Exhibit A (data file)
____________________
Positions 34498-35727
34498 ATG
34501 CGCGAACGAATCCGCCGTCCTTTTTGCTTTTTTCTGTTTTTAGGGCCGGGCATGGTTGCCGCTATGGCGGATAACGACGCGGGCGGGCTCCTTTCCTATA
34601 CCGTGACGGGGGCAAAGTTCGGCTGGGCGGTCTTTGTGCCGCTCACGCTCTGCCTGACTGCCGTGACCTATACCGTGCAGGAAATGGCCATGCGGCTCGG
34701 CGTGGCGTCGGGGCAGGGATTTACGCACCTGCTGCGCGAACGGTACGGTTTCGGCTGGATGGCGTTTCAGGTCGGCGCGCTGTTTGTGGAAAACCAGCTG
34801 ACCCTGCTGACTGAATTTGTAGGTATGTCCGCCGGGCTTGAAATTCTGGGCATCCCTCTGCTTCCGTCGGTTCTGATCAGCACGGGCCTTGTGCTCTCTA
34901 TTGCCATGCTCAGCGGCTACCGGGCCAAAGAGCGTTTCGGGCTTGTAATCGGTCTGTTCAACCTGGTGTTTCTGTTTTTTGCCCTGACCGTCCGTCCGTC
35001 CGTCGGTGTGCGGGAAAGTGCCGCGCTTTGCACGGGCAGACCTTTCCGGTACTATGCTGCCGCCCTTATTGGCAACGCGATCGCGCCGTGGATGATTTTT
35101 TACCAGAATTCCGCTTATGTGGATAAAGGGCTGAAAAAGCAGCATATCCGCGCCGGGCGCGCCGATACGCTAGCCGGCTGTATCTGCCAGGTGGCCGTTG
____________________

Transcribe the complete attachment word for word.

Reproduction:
Positions 34498-35727
34498 ATG
34501 CGCGAACGAATCCGCCGTCCTTTTTGCTTTTTTCTGTTTTTAGGGCCGGGCATGGTTGCCGCTATGGCGGATAACGACGCGGGCGGGCTCCTTTCCTATA
34601 CCGTGACGGGGGCAAAGTTCGGCTGGGCGGTCTTTGTGCCGCTCACGCTCTGCCTGACTGCCGTGACCTATACCGTGCAGGAAATGGCCATGCGGCTCGG
34701 CGTGGCGTCGGGGCAGGGATTTACGCACCTGCTGCGCGAACGGTACGGTTTCGGCTGGATGGCGTTTCAGGTCGGCGCGCTGTTTGTGGAAAACCAGCTG
34801 ACCCTGCTGACTGAATTTGTAGGTATGTCCGCCGGGCTTGAAATTCTGGGCATCCCTCTGCTTCCGTCGGTTCTGATCAGCACGGGCCTTGTGCTCTCTA
34901 TTGCCATGCTCAGCGGCTACCGGGCCAAAGAGCGTTTCGGGCTTGTAATCGGTCTGTTCAACCTGGTGTTTCTGTTTTTTGCCCTGACCGTCCGTCCGTC
35001 CGTCGGTGTGCGGGAAAGTGCCGCGCTTTGCACGGGCAGACCTTTCCGGTACTATGCTGCCGCCCTTATTGGCAACGCGATCGCGCCGTGGATGATTTTT
35101 TACCAGAATTCCGCTTATGTGGATAAAGGGCTGAAAAAGCAGCATATCCGCGCCGGGCGCGCCGATACGCTAGCCGGCTGTATCTGCCAGGTGGCCGTTG